Or how packing for every eventuality can put an exhaustion-fueled dampener on your whole holiday)
I have a confession to make. I, like many others out there, am an over packer.
Even when going away for the weekend you may find my luggage filled with four different tops, two pairs of jeans, a dress, a light jacket, a warm jacket, three pairs of shoes, my laptop, tablet, a couple of books, not to mention a hair and make-up case that I carry separately because there’s no way that stuff is also going to fit in my bag. I will be away for 3 days and 2 nights, but I am packed for all eventualities. I mean, how am I supposed to know what I’ll need?
If this is one weekend, you can imagine what my packing looked like when I was preparing for two years abroad, which was to include 3 solid months of traveling including: a Greek Island tour and Mediterranean cruise and a road trip, followed by working. And then of course, there’s all those climates and seasons (Greece in the summertime! Scotland during winter!)
I needed summer clothes, winter clothes, casual clothes, going out clothes and work clothes. I needed my hair straightener and products not so much for the wind-blown summer paradise of Santorini, but for the office where, more than wanting to look presentable, I needed to.
So here’s what I took: (Brace yourselves now…)
- 8 tops
- 3 cardigans
- 2 pairs of jeans
- 1 pair black office pants
- 1 pair summery white pants
- 1 pair leggings
- Swim suit
- Board shorts
- Going out dress
- Winter jacket
- Leather jacket
- Hooded sweatshirt
- 2 white singlets (tank tops)
- 3 black singlets
- 1 pair of winter pajama bottoms
- 1 pair of summer pajama bottoms
- 10 pack of socks
- 10 pack underwear
- 3 bras
- Thongs (or flip flops, depending on where you are)
- Summer hat
- Favourite necklace
- 2 scarves
- Face wash
- Heat Protection Spray
- Lip stick
- Lip gloss
- BB Cream x 3 tubes (I was going away for ages!)
- Razor + 3 replacement blades (Ditto)
- Eye liner
- Eye shadow
- Hair straightener
- Hair elastics
- Bobby pins
- Lap top and charger
- Tablet and charger
- Phone and charger
- 2x universal power converters
- Power board
- Laundry detergent
- Mesh washing bag
- Clothes line
- 3 packs of tissues
- 1 Pack of lady products
- Swiss army knife
- Universal sink plug
- Ear plugs
- Ear phones
- Chewing gum
- Hand sanitiser
- 6 months worth of medications plus prescriptions
- First aid kit
- Spare glasses (just in case)
- Contact lenses
- 2 books
- Travel pillow
- Sleep sheet
- Protein shake shaker (what are those called, again?)
- 10 pack plastic zip lock bags for in case.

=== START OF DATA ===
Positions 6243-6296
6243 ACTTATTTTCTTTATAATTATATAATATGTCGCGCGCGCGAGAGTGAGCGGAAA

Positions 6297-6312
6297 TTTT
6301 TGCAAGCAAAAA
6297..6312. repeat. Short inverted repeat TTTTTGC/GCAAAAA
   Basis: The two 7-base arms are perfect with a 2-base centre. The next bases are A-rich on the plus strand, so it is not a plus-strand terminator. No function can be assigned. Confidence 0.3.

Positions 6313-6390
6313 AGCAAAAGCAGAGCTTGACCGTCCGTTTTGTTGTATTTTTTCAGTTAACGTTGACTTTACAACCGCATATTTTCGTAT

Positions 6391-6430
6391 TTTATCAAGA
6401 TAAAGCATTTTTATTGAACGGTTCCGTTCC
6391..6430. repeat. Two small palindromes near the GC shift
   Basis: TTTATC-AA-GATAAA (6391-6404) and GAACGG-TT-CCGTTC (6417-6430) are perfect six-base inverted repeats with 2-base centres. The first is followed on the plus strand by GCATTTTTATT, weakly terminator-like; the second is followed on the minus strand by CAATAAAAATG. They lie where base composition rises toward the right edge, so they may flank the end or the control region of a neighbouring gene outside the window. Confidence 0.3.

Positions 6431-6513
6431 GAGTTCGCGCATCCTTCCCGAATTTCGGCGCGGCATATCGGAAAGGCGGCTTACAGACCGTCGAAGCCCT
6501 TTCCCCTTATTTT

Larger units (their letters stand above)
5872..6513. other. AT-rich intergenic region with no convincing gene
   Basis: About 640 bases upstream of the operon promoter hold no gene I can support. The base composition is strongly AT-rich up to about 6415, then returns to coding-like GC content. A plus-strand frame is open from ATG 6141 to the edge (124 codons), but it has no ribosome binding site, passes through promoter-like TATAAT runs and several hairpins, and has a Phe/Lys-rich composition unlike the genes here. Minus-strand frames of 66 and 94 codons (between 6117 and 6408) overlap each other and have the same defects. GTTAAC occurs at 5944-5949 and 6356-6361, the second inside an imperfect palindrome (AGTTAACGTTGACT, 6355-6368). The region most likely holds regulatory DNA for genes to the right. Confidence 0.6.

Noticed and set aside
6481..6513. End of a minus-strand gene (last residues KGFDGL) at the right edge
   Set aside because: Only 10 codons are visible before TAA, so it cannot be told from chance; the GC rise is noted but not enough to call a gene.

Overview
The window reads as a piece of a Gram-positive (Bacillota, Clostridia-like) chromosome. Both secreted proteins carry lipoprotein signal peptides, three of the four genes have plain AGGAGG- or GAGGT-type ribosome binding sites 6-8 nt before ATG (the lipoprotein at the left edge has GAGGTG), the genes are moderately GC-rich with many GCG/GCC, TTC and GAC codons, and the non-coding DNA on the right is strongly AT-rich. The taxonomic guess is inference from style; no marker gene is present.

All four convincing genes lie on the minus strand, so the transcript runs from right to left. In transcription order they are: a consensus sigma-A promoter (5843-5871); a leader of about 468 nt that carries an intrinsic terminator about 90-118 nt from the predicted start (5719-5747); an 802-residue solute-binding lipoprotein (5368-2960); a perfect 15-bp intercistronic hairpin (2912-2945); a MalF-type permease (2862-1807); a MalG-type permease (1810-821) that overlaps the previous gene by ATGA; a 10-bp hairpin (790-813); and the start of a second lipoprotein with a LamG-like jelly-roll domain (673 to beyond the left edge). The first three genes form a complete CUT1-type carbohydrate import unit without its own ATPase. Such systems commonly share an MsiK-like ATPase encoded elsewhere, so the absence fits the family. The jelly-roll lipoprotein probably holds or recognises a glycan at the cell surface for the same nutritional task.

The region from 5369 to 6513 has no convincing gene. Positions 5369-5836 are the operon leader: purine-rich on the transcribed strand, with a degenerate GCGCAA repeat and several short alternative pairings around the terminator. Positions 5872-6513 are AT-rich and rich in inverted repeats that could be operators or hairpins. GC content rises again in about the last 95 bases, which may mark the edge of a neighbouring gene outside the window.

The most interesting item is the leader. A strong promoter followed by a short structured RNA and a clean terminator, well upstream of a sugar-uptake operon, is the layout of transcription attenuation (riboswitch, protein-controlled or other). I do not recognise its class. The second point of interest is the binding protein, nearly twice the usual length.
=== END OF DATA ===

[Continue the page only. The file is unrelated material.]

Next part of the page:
- 3 notebooks (I am a writer, so…)
- Kitchen sink. Almost.
I know what you’re thinking.
As you can imagine, I became very skilled at organising my suitcase or just sitting on it until it would zip. I was prepared for ANYTHING! But lugging it all around made me miserable.
Nearing the end of my first week (of two years!) of travelling, when I arrived finally at my hotel after lots of huffing and puffing, I couldn’t stop myself from crying at the sight of a small flight of stairs to reach reception. Repeatedly getting lost while hauling a suitcase, a day-size backpack, and handbag through kilometres of subway systems and heaving them up stairs to the streets of Tokyo, had added up to too much.
Trust me, you don’t want to be that person that cries at the sight of ten stairs.
Over packing can put a serious dent in your enjoyment of your holiday. To help you avoid over packing misery, here are some things you can comfortably leave at home:
Half your clothing
I love clothes and have a lot of favourites. Sometimes you just feel like wearing a specific top and I wanted to have them all available to me; I wanted the convenience of home.
But when you’re traveling, you’re not home. Plus, I didn’t even wear much of what I lugged around the world with me.
Tip Rinse and Repeat. Or, well, Repeat and Repeat.
When traveling, it is actually A-OK to wear the same clothes again and again, because 1) no one’s going to see you again anyway, and 2) you start to value comfort over fashion and gravitate toward climate appropriate apparel for wherever you are. Even if that’s what you wore yesterday (and maybe the day before that).
Tip Bring a couple of neutral tops that you can layer and wear differently.
If you like fashion, the truth is you are going to buy new clothes when you spot stuff you can’t get at home. Leave room for that!
Also, wouldn’t it be easier to buy winter clothes when the weather turned rather than drag those extra kilos with you for months beforehand? In hindsight, yes. Yes, it would.
Most people bring travel sized bottles of toiletries. But you might not even need those.
I stayed in capsule hotels; business hotels; regular hotels; hostels; B&Bs; resorts; and a cruise ship — and almost every single one of them had toiletries available, including towels and hair dryers. And if they don’t? Toiletries are cheap and readily available, especially in areas that see regular tourists.
Tip When it comes to toiletries, buy as you go.
Even if you’re backpacking. I could buy a single sachet of laundry detergent and lay clothing on the backs of hotel room chairs and over radiators every time I needed to do a load. So did I really need to take detergent, a clothes line or universal sink plug? I could buy new razors and tissues as needed, and I didn’t use my Swiss Army Knife once. They may be small items, but it all adds up.
Recovery as an over packer is a process. Even as I write this blog, I look up at that absurdly long list of luggage and still feel like I can justify a lot of it. I know why I brought all that stuff. I wanted to be prepared for anything.
I was prepared.
And it was horrible.